It is wise to view disabilities, mild or acute as gifts. These impact us socially, emotionally, physiologically, and psychologically. What’s important for such persons to know is that they aren’t spiritually disabled. Stephen Hawking (b. 1942), English theoretical physicist, author and Director of Research at the Centre of Theoretical Cosmology with the University of Cambridge, explains, “My advice to other disabled people would be, concentrate on things that your disability doesn’t prevent you from doing well, and don’t regret the things it interferes with. Don’t be disabled in spirit as well as physically.” His advice and comments ought to be taken seriously by all of us.
According to Jewish laws, lepers were considered unclean. They lived in segregated communities and were seen as outcasts. Jesus broke this stereotype when he socialized with them. His relationship with afflicted persons, angered the religious leaders of his day, for he healed many with maladies.
Paul, one of Jesus’ leading apostles, grappled with his own affliction. He was truly grieved and was in anguish by a thorn in his flesh, was never relieved of suffering, although he earnestly prayed. He was told that God’s grace was enough. This shows how we must look at afflictions which befall us. Christian theologians speak about the redemptive nature of suffering. Believers, walking in the light, offer them up to God, as substitutes for a world riddled with sin.
Images of the Disabled
In some films and TV programs we often see emotionally, and the physically disabled, portrayed in negative ways. What makes it worse are scenes which show them involved in criminal activities of sexual abuse, violence, theft, and murders. We often see depictions of those with deformities portrayed as freaks. However, socially responsible programs, seriously deal with issues show caregivers, mental health workers, drugs and alcohol addiction specialists, helping deal with these problems. Often, the disabled are referred to as victims, but they don’t see themselves this way.
Eva Mendes (b. 1974), actress, model and singer, believes, “People are incapable of stereotyping you; you stereotype yourself because you’re the one who accepts roles that put you in the rut of this stereotype.” This performer was reacting to the roles in which she found herself. But what about the those who have no say about the negative images about them in the mass media? It’s hoped producers and directors become more sensitive to their plight.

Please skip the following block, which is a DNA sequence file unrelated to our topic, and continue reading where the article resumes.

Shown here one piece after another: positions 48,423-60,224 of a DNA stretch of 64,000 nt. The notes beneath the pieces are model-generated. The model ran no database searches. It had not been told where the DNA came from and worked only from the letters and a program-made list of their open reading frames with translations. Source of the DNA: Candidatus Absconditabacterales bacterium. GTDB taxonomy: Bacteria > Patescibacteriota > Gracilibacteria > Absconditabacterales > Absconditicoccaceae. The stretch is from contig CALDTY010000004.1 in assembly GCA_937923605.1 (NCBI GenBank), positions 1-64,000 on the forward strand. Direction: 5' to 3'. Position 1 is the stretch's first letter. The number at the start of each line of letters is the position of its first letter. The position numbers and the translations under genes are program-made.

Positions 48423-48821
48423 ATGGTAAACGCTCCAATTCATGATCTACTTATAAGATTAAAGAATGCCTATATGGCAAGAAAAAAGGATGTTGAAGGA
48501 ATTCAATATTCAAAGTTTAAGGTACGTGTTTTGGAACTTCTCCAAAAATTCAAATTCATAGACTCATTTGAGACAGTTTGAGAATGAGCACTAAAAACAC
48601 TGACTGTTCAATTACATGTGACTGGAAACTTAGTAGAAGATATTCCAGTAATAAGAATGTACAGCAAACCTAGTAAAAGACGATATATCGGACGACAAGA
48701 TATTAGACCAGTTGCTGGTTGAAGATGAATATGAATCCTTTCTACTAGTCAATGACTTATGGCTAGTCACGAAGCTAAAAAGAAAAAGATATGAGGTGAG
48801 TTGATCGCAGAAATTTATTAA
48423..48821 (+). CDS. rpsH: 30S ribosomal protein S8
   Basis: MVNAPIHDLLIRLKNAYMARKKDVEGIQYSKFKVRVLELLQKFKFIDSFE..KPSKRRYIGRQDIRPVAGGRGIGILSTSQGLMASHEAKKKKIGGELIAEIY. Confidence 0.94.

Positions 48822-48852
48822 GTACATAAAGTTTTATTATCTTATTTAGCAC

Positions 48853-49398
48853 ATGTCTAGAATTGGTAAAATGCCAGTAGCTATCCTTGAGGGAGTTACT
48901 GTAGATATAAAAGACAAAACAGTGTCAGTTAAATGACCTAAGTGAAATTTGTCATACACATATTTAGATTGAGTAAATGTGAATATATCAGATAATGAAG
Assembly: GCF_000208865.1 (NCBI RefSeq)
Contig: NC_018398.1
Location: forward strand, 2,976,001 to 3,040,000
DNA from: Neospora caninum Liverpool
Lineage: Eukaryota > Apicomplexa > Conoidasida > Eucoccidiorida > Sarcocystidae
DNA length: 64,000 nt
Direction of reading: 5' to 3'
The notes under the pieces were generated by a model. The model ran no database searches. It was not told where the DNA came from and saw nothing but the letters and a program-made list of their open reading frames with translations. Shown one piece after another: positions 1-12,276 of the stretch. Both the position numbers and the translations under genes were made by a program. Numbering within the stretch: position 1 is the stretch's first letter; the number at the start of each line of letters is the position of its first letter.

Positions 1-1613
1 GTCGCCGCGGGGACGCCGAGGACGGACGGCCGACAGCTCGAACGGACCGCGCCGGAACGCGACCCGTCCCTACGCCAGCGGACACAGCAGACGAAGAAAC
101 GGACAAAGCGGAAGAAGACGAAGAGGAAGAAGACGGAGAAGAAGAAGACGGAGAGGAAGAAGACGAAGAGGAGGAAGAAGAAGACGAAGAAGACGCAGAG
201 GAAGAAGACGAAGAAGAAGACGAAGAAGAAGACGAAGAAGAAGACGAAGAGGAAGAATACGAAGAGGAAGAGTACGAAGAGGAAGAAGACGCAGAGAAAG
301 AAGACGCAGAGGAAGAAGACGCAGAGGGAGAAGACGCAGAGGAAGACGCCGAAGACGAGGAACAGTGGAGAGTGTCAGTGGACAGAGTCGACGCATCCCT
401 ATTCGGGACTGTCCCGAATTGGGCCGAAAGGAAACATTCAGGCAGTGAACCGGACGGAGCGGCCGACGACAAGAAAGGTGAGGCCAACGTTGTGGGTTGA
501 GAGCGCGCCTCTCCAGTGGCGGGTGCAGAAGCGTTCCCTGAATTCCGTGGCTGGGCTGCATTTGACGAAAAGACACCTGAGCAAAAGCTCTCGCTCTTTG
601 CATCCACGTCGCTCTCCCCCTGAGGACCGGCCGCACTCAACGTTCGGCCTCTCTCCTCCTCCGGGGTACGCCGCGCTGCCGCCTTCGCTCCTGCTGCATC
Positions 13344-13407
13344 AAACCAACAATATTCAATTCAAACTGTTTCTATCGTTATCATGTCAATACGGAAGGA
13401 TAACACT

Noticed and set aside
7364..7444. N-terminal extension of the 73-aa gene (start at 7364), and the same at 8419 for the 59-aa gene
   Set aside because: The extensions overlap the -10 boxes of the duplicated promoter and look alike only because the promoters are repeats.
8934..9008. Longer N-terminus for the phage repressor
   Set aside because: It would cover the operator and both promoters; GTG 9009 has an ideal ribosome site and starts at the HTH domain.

Understanding of the Disabled
From time to time, there’s a ray of hope about these disadvantaged persons. Telethons take the lead in raising money for their causes. Some public-service programs focus on finding cures, for diseases, e.g., cancer, HIV-AIDS, Parkinson’s , and sickle cell anemia. Edmund Burke (1729 – 1797), Anglo-Irish statesman, author and political theorist, stated, “The only thing necessary for the triumph of evil is for good men to do nothing.” He was looking at the situation where some professionals take the low road in exploiting the disabled, as opposed to building them up.
Like citizens in democratic societies, the mass media has a social responsibility to its audience. It ought to reach out to every segment of the population. Such action has ramifications for media professionals to provide healing for the afflicted. Daniel Day-Lewis (b. 1957), English actor, observes this, “ In a landscape, which every single day of my life is enriching.” This hope is when we realize our world is blessed with talented and disabled people. It’s for them to bring their gifts to the salad bowl, of our local, national, and international culture. Their gifts enrich our lives.